Treatments for acute hepatic porphyria (AHP) vary based on your symptoms and overall health. Managing your condition is key to preventing complications.

However, it’s important to talk to your doctor if your symptoms are worsening or you’re having more attacks than usual.

Consider the following questions as a starting point when you have a conversation with your doctor about AHP treatment.

Despite a comprehensive management plan, an AHP attack is still possible.

Symptoms may occur whenever your body doesn’t have enough heme to make hemoglobin proteins in your red blood cells. The same proteins are found in your muscles and heart.

Ask your doctor if there are any symptoms to look out for that may signal an AHP attack. These might include:

  • worsening pain
  • abdominal pain
  • nausea
  • vomiting
  • difficulty breathing
  • increased blood pressure and heart rate
  • dehydration
  • seizures

Your doctor might recommend a hospital visit if you’re having an AHP attack. Mild symptoms might not warrant hospitalization as much as a severe attack.

You must go to the hospital if you have significant changes in blood pressure or heart rate, seizures, or you lose consciousness. Severe pain may be addressed at the hospital, too.

Once you’re at the hospital, you may be given treatments intravenously to quickly stop the attack. Your doctor may also monitor you for severe complications with your kidneys or liver.

If you’re unsure if you need to go to the hospital, call your doctor or ask them to provide an after-hours phone number you can call for advice.

Many of the emergency treatments available for AHP at the hospital are also available at your doctor’s office.

These are usually given in lower doses as part of a maintenance plan, rather than an emergency medical treatment.

Such treatments include:

  • intravenous glucose: helps control glucose levels if you’re not getting enough to create red blood cells
  • intravenous hemin: a synthetic form of heme administered a few times a month to prevent AHP attacks
  • hemin injections: a form of heme administration recommended if your body is making too many porphyrins and not enough heme
  • phlebotomy: a blood removal procedure that aims to remove excess iron in the body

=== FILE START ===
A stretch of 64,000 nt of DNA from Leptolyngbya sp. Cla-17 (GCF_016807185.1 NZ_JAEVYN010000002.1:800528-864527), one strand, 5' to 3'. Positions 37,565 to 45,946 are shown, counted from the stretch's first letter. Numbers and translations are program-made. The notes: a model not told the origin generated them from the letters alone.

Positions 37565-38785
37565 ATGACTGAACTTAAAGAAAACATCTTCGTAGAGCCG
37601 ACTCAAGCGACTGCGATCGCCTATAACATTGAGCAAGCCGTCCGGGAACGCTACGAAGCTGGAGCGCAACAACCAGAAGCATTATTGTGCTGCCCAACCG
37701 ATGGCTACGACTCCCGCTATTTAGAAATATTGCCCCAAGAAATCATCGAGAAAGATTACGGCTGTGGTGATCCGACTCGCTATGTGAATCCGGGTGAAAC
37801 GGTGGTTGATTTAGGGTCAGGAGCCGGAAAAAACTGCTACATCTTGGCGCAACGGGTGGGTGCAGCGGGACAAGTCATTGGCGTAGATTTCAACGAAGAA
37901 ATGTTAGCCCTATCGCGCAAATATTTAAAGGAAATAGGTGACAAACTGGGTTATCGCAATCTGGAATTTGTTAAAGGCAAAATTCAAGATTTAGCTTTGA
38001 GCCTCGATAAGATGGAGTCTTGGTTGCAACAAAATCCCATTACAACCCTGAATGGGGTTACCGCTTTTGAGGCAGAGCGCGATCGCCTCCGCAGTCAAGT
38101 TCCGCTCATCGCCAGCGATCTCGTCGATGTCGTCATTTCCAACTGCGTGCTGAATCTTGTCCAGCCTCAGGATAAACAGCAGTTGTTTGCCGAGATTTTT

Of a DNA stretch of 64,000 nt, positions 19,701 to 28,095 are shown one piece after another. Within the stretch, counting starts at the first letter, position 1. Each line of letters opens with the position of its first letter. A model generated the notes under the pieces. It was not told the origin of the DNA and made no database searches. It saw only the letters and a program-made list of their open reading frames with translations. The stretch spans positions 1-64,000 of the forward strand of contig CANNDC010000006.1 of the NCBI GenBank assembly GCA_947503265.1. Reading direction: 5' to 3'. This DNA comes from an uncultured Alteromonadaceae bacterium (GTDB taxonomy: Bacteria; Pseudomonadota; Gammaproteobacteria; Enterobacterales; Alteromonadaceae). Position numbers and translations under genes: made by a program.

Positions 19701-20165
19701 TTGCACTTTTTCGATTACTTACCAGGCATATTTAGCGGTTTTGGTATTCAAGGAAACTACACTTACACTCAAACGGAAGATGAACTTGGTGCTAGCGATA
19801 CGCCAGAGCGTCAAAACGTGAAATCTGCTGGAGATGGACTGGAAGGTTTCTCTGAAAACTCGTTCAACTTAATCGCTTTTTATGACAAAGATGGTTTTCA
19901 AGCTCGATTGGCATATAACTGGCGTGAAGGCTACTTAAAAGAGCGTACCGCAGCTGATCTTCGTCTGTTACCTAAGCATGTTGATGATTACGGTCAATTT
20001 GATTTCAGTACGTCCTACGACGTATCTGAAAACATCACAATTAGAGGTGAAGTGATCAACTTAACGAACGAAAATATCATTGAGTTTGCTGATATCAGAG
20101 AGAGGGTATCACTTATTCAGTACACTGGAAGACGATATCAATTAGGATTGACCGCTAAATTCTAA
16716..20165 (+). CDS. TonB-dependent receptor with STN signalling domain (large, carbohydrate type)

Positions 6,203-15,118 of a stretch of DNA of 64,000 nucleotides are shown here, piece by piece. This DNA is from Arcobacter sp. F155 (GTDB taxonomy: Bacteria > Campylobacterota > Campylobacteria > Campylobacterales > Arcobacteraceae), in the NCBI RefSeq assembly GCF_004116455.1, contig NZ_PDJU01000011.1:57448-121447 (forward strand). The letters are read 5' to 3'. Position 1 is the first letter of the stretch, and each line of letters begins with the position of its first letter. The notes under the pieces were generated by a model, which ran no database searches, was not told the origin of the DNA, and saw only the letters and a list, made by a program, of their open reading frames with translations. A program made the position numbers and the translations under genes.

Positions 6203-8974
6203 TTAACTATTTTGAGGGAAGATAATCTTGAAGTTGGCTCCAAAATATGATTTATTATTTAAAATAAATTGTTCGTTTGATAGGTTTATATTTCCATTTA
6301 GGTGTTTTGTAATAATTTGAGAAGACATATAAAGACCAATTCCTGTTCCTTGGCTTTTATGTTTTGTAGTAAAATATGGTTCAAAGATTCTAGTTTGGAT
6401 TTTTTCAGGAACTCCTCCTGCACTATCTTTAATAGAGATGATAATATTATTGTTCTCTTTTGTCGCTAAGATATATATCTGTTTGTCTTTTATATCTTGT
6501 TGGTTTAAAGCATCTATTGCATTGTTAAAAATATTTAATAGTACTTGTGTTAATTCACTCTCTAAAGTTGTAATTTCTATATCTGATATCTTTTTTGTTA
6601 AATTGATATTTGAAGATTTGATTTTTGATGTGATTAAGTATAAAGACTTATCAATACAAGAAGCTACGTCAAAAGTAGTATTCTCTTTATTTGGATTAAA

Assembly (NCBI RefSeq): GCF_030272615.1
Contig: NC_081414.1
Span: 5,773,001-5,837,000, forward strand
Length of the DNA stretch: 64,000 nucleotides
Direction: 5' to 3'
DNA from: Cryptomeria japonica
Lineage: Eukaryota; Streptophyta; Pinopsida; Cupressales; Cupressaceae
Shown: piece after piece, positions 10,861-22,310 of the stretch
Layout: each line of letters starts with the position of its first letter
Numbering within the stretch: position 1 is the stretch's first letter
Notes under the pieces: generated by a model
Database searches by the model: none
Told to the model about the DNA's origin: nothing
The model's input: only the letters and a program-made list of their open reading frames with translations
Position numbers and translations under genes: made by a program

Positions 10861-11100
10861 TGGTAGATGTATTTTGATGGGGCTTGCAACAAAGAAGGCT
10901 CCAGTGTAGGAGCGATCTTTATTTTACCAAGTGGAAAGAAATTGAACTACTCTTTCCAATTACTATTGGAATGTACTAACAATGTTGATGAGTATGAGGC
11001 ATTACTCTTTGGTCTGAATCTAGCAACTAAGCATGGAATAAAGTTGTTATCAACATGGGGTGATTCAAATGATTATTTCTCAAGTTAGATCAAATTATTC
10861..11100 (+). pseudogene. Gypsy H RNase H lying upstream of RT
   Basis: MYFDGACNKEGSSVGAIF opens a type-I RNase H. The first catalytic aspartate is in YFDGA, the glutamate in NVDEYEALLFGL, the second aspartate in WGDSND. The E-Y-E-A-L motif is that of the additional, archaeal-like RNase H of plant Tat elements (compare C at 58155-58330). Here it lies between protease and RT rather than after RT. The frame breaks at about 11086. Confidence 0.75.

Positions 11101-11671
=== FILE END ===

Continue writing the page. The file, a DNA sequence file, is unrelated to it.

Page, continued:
• gonadotropin-releasing hormone agonist: a prescription medication used for females losing heme during their menstruation cycle
  • gene therapies: this includes givosiran, which decreases the rate at which toxic byproducts are produced in the liver

A phlebotomy is only used in AHP if you have too much iron in your blood. Iron is important in the creation and maintenance of red blood cells, but high levels can trigger an AHP attack.

Phlebotomyreduces iron stores, which improves heme synthesis disturbed by ferro-mediated inhibition of uroporphyrinogen decarboxylase. Regular blood testing can help ensure your iron is at the right level.

If you do need a phlebotomy, it may be done on an outpatient basis. During the procedure, your doctor will remove some of your blood to get rid of excess iron.

If you have low glucose levels but don’t need a glucose IV, your doctor may recommend sugar pills.

Certain hormone agonists can also help women who are menstruating. During menstruation, you may be at risk for losing more heme.

Your doctor may prescribe leuprolide acetate, a type of gonadotropin-releasing hormone agonist. This will help prevent the further loss of heme during your menstrual cycles, which may prevent AHP attacks.

Gene therapies such as givosiran (Givlaari) may also be prescribed to decrease toxic liver byproducts. The Food and Drug Administration (FDA) approved givosiran in November 2019.

Foods, medications, and lifestyle choices can sometimes trigger AHP. Minimizing these triggers — or avoiding them — may help support your treatment plan and reduce the risk of an attack.

Tell your doctor about all the medications, supplements, and over-the-counter products you use.

Even an over-the-counter supplement could interfere with your condition. Some of the most common culprits are hormone replacements and iron supplements.

Smoking and drinking can make your AHP worse. No amount of smoking is healthy. But some adults with AHP may be able to drink in moderation. Ask your doctor if this is the case for you.

Try to stick with a healthy eating and workout plan. If you have AHP, dieting can deplete heme and worsen your symptoms.

If you need to lose weight, ask your doctor to help you create a weight loss plan that won’t worsen your symptoms.

Finally, create a stress relief plan and use it. No one’s life is stress free and having a complicated condition like AHP can create further stress. The more stressed you are, the greater the risk for attacks.

AHP is a rare and complex disorder. There’s still a lot to learn about it. It’s important to stay in touch with your doctor and tell them if you don’t think your treatment plan is working.

Talking with your doctor can help them gain insight into your situation and recommend effective treatment.